Today I was honoured to attend the UGDSB Learning Fair 2014 as both an attendee and a presenter. The day started with David Daniel speaking about the importance of balance and moderation in the classroom. More than just in our practices, David reminded us that the scientific research we are usually given it in a supportive, isolated environment, rather than a complex classroom.
After the keynote, I had the opportunity to see two good breakout sessions; one organized by Pamela Brown-Wass and Sandra Kritzer within UGDSB and the other session organized by Laura Gini-Newman. Here are my take-away thoughts and ideas from both of these sessions:
Inquiry-Based Projects that Engage Students – Link to Presentation
Knowledge Forum is a great place to start building the community research and collaboration. Students start with a series of questions and them use the prompts available to help them branch out off of each others contributions. Although Knowledge Forum looks like a great application, I can also see Google Drive’s Lucidchart Diagram. This Drive application allows students to create their own flow charts and, with a bit of set-up of sentence starters, this application would mimic some features of Knowledge Forum. Please note that I have never played around with Knowledge Forum, I am just going off the features I saw today in the session. I have also seen from the Knowledge Forum website that you can apply for a six-month trial and then there is a cost after that, and I am all about the ‘free’ alternatives.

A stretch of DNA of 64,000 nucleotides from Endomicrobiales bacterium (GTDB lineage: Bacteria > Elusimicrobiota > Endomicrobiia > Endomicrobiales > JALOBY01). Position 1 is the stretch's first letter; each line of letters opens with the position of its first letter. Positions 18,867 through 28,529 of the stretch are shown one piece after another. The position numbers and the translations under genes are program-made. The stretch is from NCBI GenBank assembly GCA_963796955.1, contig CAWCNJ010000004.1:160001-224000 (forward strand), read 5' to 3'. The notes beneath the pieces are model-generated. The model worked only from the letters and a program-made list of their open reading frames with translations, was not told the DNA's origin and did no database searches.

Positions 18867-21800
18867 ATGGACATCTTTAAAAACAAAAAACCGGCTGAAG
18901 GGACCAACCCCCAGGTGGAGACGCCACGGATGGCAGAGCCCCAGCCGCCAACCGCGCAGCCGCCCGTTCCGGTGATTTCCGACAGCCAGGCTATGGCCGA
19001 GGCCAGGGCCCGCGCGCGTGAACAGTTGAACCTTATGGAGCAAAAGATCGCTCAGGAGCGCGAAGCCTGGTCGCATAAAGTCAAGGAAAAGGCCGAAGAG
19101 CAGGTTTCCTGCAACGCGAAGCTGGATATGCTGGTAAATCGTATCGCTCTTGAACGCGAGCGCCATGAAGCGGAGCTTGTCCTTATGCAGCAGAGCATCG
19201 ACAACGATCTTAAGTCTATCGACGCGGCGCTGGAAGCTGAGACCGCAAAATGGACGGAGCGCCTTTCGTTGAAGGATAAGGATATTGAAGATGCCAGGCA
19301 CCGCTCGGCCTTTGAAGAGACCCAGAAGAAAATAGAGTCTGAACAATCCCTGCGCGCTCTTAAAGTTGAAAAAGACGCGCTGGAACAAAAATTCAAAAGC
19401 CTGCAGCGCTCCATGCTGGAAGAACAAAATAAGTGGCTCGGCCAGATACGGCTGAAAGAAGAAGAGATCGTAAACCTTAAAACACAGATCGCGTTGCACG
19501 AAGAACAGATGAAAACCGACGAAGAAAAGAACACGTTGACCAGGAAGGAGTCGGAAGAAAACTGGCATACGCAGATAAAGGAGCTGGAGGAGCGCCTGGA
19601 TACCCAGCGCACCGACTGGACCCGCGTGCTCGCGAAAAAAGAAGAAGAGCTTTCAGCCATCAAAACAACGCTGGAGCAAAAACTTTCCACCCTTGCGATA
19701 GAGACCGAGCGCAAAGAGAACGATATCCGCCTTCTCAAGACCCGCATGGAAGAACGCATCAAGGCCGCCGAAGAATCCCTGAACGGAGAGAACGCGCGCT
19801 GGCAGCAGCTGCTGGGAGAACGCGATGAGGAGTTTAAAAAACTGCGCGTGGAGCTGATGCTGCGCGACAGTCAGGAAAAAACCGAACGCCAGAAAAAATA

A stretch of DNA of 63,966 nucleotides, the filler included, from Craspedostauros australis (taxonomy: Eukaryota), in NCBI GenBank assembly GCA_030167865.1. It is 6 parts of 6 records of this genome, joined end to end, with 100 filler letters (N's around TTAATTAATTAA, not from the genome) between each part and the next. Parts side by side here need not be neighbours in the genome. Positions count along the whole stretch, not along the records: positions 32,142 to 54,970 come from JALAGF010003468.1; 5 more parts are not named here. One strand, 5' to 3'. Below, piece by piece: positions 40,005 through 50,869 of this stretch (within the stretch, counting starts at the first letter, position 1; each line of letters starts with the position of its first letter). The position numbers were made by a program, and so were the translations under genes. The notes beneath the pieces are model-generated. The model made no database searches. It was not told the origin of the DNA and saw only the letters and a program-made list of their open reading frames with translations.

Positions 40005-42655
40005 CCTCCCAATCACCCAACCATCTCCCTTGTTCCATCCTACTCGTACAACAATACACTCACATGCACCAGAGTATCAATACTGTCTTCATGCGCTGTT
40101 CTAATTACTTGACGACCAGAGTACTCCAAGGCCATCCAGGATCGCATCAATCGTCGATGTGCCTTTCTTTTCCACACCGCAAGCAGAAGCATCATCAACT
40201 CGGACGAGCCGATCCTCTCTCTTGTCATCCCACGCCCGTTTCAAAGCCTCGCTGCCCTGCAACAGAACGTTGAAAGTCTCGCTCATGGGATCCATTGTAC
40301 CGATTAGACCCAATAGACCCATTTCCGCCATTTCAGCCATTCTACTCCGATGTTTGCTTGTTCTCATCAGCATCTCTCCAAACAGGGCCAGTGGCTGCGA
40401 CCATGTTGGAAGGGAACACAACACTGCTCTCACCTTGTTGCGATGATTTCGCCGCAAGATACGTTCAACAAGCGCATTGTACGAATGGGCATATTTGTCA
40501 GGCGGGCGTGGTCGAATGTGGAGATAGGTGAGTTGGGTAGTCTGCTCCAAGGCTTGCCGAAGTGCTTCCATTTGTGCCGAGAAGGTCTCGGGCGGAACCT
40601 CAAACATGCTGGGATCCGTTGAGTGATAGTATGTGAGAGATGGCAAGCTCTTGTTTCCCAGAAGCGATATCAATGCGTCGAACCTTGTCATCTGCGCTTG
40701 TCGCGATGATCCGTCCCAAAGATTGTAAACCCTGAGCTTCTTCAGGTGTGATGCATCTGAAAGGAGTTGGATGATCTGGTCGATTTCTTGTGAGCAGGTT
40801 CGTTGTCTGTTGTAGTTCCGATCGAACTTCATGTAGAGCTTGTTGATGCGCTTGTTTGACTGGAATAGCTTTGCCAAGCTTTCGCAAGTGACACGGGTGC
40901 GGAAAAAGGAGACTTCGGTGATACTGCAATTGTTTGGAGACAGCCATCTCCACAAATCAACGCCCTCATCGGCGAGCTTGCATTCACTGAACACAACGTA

#GenuisHour may be a great approach to the inquiry-based projects. Through social media, I have seen the hashtag come up, but never really knew what it was. I was really excited that someone could explain it to me and I love the idea. I see GeniusHour being a great way for teachers to give the student’s the opportunity to practice discipline/industry skills well developing their understanding of the content. So many times, I have given the students a project (or they have come up with a project) at the end of the unit or at the end of the semester where they need to use all of their knowledge in a few days or classes to complete the project. This works for some students, but most forget those skills that we talked about as they were not always used in those new and unseen circumstances. Through GeniusHour, students can practice and evaluate the discipline skills as they learn them and build on it from the previous lesson. I love it!
Finally, the challenge I have taken away from this session is applying these inquiry-based projects into the mathematics classroom which lead me to choosing my next session to hopefully give more of an insight into the specific subject.
Thank you Pamela and Sandy for a great session. The discussion developed throughout the session and the hands on examples were a great addition! I can’t wait to see how I can implement some of these ideas in the classroom
Using Inquiry in the Math Classroom
Creating relationships is important! As teachers, especially mathematics teachers, we need to create relationships between the concepts presented throughout the course. The students need to understanding WHY and HOW they connect to each other and the bigger picture. As my Grade 10 Applied class will be beginning September off with their Measurement unit, I look at this key aspect of a math classroom and see the following connections: area -> volume -> prisms -> pyramids & area -> surface area. This unit I can easily see how the concepts connect with each other. This will be one challenge for me to make sure that my lessons interact with one another and connect.